Dwindling capital imperils Loveland-based bank

LOVELAND – Capital levels at Advantage Bank have fallen below the threshold deemed acceptable by federal regulators, which could mean a closure or sale of the bank and making it one of the final victims of the recession.

As of the fourth quarter, the Loveland-based bank’s tier 1 leverage capital ratio, a key indicator of a bank’s health, plummeted to 2.64 percent from 4.1 percent in the third quarter. Regulators consider anything below 4 percent inadequate.

This capital ratio is the lowest it has been at Advantage since the bank was placed under a Federal Deposit Insurance Corp. directive to raise capital in October 2009.

Advantage has struggled for years to regain its footing, making efforts to raise capital and dispose of poorly performing loans. Advantage chief executive Tom Chinnock did not address the bank’s capital levels, but insisted that the bank is poised for stronger earnings in 2014. He points to the fact that Advantage has reduced its balance of non-performing loans by nearly half compared to a year ago and that it has increased its reserves. Indeed, the bank has reduced its balance of non-performing assets by 47 percent from $27.5 million to $14.5 million year-over-year in the fourth quarter.

Troubled banks often write off bad loans or sell them to other institutions for pennies on the dollar as they look for ways to raise more capital.

In 2012 Advantage sold its Boulder branch and conducted a stock offering, which temporarily boosted its capital, but in the two years since, capital levels have continued declining.

In its January 2012 stock offering, according to documents filed with the U.S. Securities and Exchange Commission, Advantage said it hoped to raise up to $8.1 million, but instead sold just $2.4 million worth of stock.

The offering followed an announcement at the end of 2011 that the bank would make a renewed push for capital, but no details about the offering were divulged at the time.
Thanks to the stock sale, by the second quarter of 2012, the bank’s capital ratio improved to 5.35 percent, placing it above the 5 percent threshold deemed “well-capitalized” by regulators, but the effects of the capital campaign were short-lived.

The bank’s capital ratios slid back below 5 percent in the next quarter, but the most recent drop to 2.64 percent has been the most dramatic.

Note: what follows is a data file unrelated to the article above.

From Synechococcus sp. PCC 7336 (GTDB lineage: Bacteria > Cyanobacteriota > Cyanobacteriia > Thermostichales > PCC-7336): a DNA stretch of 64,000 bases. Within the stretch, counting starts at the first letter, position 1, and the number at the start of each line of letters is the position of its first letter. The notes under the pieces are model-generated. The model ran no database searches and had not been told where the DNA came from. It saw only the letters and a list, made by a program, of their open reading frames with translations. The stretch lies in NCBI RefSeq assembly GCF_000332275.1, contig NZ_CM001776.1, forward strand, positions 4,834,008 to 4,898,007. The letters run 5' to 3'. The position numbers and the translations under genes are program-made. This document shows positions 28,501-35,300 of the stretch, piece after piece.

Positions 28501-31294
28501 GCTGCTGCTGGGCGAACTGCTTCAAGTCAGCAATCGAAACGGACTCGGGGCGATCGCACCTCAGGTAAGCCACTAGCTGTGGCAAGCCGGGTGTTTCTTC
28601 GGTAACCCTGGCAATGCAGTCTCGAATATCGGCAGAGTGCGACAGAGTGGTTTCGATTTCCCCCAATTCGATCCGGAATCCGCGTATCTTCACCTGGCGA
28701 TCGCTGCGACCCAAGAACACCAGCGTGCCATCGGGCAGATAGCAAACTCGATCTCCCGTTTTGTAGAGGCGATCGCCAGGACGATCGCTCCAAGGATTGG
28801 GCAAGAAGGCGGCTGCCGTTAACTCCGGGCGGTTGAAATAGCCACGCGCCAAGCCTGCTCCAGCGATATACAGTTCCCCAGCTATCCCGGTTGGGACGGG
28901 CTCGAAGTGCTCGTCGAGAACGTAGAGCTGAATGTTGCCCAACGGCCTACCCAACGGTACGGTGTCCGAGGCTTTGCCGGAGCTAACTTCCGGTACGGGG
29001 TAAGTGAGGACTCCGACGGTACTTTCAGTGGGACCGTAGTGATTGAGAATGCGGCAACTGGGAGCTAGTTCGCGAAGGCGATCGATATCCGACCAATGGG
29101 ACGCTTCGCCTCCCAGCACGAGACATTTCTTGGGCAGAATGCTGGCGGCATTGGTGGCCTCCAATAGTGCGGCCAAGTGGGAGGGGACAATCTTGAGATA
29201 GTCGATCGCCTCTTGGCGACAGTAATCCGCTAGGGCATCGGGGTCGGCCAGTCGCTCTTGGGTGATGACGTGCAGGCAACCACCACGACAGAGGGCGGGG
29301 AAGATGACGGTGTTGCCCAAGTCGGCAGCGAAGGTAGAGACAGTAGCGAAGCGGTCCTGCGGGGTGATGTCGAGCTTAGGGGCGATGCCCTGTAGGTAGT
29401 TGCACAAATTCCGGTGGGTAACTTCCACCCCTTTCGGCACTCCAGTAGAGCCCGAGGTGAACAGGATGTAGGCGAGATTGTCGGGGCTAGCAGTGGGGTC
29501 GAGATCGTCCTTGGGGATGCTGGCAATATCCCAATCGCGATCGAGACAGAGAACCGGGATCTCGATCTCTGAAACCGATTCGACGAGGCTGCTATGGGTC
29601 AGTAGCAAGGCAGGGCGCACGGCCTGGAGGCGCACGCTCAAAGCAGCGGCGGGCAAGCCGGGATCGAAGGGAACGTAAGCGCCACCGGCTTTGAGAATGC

What caused this latest decline isn’t clear.

Regulators track various kinds of capital, said Tim O’Brien, banking analyst at Sandler O’Neill and Partners, a New York-based investment firm. Capital levels are dictated by the amount of risk they are designed to offset. The riskier the loan, the more capital that must be set aside.
For example, cash kept in a simple savings account carries virtually no risk while loans carry much more financial uncertainty, O’Brien said. Tier 1 capital usually is composed of common stock and cash reserves, which also come with varying amounts of risk.

Once a bank drops below a 4 percent tier 1 ratio, O’Brien said, regulators are likely to step in to look for an outside buyer or to close the bank. However, a bank is likely to be acquired only if it still maintains good assets and talented employees.

The market for buying banks in Colorado is improving, according to Barbara Walker, executive director of the Independent Bankers of Colorado.

Improvements in loan and deposit levels, equity capital and general business confidence have led to upticks in mergers and acquisitions, a trend that is likely to continue, Walker said.
“There is increasing appetite on the buyer side,” she said. Twenty-two mergers and acquisitions have occurred in Colorado in the past five years, including the 2013 purchase of Greeley-based New West Bank by Fort Collins-based Bank of Colorado.

No Northern Colorado banks have been closed by regulators since July 2011, when Windsor-based Signature Bank and Greeley-based Bank of Choice were declared insolvent within weeks of each other and sold to Julesburg-based Points West Community Bank and Greenwood Village-based NBH Holdings Corp., respectively.

These banks, as well as Advantage and others, were victims of the recession, with many of the loans on their books going into default as companies failed and stopped making loan payments.

Most of the banks that were placed under federal orders to improve capital levels have been purchased, either outright or through an FDIC-brokered sale after the banks were declared insolvent.

The troubled banks list maintained by the FDIC has been steadily shrinking since the end of the recession, according to spokesman David Barr. The list is not broken down by state. Barr declined to comment on Advantage Bank’s status.

Nationwide, the number of troubled banks has dropped from 553 in the second quarter of 2013 to 515 in the third quarter. In the middle of 2011, the number of troubled banks hit 888.

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Molly Armbrister covers real estate, banking and health care for the Northern Colorado Business Report. She can be reached at 970-232-3139, marmbrister@ncbr.com or twitter.com/MArmbristerNCBR
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